Shows how, for refugees, the struggle for survival doesn’t end when you leave home.

The 1992 Serbian invasion and subsequent massacre of Muslims and Catholics in Bosnia comes out of the blue for 11-year-old Kenan.

One day he’s playing soccer with his friends, and the next, they’re treating him like an outsider. His teacher, Mr. Miran, threatens to shoot him in the street. Why? Because Kenan is Muslim. And so begins his story of survival. Escaping Bosnia with his family, after passing through checkpoints with the constant fear of being thrown into internment camps, they land in Vienna as refugees, stripped of all their belongings. Once financially and socially thriving, now they survive on the generosity of strangers, shepherded from home to home. Just as Kenan is adapting to Vienna, learning German and memorizing the trolley routes, his family is brought to small-town Connecticut. While his parents begin minimum-wage jobs, Kenan starts school and learns to deal with language barriers and bullying, all the while keeping up with the progression of the war in Bosnia. The question of whether they can ever return home never once leaves his mind. Based on true events in Trebinčević’s life, this account reflects aspects of the stories of millions of refugees fleeing war. At times, the level of detail feels excessive and the story too drawn out, but this title shows how, despite cultural and geographic differences, people everywhere are sometimes drawn to malice but more often to generosity and good.

Shows how, for refugees, the struggle for survival doesn’t end when you leave home. (author’s note) (Fiction. 8-12)

Pub Date: July 27, 2021

ISBN: 978-0-358-43987-5

Page Count: 384

Publisher: Clarion Books

Review Posted Online: May 18, 2021

Kirkus Reviews Issue: June 1, 2021


From the Diary of a Wimpy Kid series , Vol. 14

Readers can still rely on this series to bring laughs.

The Heffley family’s house undergoes a disastrous attempt at home improvement.

When Great Aunt Reba dies, she leaves some money to the family. Greg’s mom calls a family meeting to determine what to do with their share, proposing home improvements and then overruling the family’s cartoonish wish lists and instead pushing for an addition to the kitchen. Before bringing in the construction crew, the Heffleys attempt to do minor maintenance and repairs themselves—during which Greg fails at the work in various slapstick scenes. Once the professionals are brought in, the problems keep getting worse: angry neighbors, terrifying problems in walls, and—most serious—civil permitting issues that put the kibosh on what work’s been done. Left with only enough inheritance to patch and repair the exterior of the house—and with the school’s dismal standardized test scores as a final straw—Greg’s mom steers the family toward moving, opening up house-hunting and house-selling storylines (and devastating loyal Rowley, who doesn’t want to lose his best friend). While Greg’s positive about the move, he’s not completely uncaring about Rowley’s action. (And of course, Greg himself is not as unaffected as he wishes.) The gags include effectively placed callbacks to seemingly incidental events (the “stress lizard” brought in on testing day is particularly funny) and a lampoon of after-school-special–style problem books. Just when it seems that the Heffleys really will move, a new sequence of chaotic trouble and property destruction heralds a return to the status quo. Whew.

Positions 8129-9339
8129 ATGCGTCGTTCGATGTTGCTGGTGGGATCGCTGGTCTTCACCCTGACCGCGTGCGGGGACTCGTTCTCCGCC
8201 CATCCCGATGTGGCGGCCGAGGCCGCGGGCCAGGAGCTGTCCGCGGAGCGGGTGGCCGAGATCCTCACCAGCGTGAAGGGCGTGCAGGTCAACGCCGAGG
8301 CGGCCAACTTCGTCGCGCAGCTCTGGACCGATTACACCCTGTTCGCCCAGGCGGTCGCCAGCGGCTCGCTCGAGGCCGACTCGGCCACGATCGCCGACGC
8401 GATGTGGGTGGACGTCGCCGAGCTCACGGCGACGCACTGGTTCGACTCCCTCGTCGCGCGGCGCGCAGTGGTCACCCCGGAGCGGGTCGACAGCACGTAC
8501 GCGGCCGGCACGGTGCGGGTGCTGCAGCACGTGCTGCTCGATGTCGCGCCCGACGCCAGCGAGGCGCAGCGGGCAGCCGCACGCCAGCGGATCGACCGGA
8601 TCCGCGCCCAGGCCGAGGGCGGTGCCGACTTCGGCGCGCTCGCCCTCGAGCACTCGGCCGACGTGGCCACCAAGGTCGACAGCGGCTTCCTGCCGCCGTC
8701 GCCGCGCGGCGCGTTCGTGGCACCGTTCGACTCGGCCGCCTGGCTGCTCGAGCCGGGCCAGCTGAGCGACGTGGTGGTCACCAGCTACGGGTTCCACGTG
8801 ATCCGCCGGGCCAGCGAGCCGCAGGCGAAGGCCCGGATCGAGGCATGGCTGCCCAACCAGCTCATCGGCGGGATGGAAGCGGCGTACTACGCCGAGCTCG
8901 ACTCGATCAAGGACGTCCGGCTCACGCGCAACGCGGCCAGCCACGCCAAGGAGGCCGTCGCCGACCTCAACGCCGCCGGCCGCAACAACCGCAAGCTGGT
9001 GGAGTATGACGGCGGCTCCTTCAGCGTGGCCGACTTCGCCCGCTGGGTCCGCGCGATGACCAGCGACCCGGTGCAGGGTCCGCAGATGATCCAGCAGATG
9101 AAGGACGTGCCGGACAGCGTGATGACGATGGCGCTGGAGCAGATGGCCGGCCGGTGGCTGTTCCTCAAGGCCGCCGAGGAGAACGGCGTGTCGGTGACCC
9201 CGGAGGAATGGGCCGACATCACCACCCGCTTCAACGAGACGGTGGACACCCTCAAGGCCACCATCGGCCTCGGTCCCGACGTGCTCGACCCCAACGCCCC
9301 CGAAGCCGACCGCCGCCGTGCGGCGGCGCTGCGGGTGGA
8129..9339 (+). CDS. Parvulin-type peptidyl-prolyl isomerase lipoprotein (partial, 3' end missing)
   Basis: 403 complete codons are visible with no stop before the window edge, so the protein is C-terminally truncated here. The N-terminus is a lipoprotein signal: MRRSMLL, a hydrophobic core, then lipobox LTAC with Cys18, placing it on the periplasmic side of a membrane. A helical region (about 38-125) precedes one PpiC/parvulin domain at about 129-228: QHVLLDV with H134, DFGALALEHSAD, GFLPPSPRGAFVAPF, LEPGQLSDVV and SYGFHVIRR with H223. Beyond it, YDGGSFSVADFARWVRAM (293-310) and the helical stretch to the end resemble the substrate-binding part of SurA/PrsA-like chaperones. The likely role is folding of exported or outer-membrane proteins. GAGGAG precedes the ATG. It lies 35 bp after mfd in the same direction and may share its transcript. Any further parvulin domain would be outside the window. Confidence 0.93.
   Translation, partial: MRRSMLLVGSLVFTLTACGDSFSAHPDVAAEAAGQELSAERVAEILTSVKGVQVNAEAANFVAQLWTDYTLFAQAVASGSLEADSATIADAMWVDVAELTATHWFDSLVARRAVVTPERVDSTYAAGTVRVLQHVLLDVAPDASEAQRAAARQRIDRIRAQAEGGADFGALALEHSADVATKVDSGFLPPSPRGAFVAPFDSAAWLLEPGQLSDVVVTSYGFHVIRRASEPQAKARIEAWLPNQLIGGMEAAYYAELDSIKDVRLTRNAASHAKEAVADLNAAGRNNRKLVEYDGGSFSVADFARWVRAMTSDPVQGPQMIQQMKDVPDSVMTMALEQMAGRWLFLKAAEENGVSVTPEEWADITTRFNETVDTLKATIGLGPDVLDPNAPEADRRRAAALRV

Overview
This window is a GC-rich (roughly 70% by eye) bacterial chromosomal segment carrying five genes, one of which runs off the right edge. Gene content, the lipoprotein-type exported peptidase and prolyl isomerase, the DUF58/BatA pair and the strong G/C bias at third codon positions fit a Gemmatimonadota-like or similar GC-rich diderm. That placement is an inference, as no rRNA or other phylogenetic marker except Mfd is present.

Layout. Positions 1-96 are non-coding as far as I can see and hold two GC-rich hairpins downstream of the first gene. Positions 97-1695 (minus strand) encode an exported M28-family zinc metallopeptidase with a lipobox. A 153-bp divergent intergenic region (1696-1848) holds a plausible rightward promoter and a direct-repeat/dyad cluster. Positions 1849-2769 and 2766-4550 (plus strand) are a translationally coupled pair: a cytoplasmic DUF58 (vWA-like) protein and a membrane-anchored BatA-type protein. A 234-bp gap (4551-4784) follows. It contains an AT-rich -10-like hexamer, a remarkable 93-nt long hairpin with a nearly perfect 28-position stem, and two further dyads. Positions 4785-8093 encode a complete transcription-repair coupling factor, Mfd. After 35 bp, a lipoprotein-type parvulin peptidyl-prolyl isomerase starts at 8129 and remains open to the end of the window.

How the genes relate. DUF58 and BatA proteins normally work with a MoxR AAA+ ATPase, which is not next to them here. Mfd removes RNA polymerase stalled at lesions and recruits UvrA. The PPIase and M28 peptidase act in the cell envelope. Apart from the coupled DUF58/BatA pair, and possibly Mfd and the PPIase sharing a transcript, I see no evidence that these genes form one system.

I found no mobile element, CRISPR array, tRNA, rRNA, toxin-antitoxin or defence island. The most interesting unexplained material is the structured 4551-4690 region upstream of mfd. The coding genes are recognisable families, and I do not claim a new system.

Readers can still rely on this series to bring laughs. (Graphic/fiction hybrid. 8-12)

Pub Date: Nov. 5, 2019

ISBN: 978-1-4197-3903-3

Page Count: 224

Publisher: Amulet/Abrams

Review Posted Online: Nov. 18, 2019


Certain to steal hearts.

In this follow-up to 2020’s The One and Only Bob, Ruby the elephant is still living at Wildworld Zoological Park and Sanctuary.

She’s apprehensive about her Tuskday, a rite of passage for young elephants when she’ll give a speech in front of the rest of the herd. Luckily, she can confide in her Uncle Ivan, who is next door in Gorilla World, and Uncle Bob, the dog who lives nearby with human friend Julia. Ruby was born in an unspecified part of Africa, later ending up on display in the mall, where she met Ivan, Bob, and Julia. The unexpected arrival of someone from Ruby’s past life on the savanna revives memories both warmly nostalgic and deeply traumatic. An elephant glossary and Castelao’s charming, illustrated guide to elephant body language help immerse readers in Ruby’s world. Goofy, playful, and mischievous Ruby is fully dimensional, as she has shown her bravery during the many hardships of her young life. Applegate deftly tempers themes of grief and loss with compassion and humor as Ruby finds her place in the herd. The author’s note touches on climate change, the illegal ivory trade, and conservation efforts, but the highly emotive framing of the story through the memories of a bewildered baby elephant emphasizes the impact of lines such as “ ‘in Africa,’ I say softly, ‘there were bad people,’ ” without offering readers a nuanced understanding of the broader context that drives poaching.

Certain to steal hearts. (Fiction. 8-12)

Pub Date: May 2, 2023

ISBN: 9780063080089

Page Count: 240

Publisher: Harper/HarperCollins

Review Posted Online: March 13, 2023

Kirkus Reviews Issue: April 1, 2023

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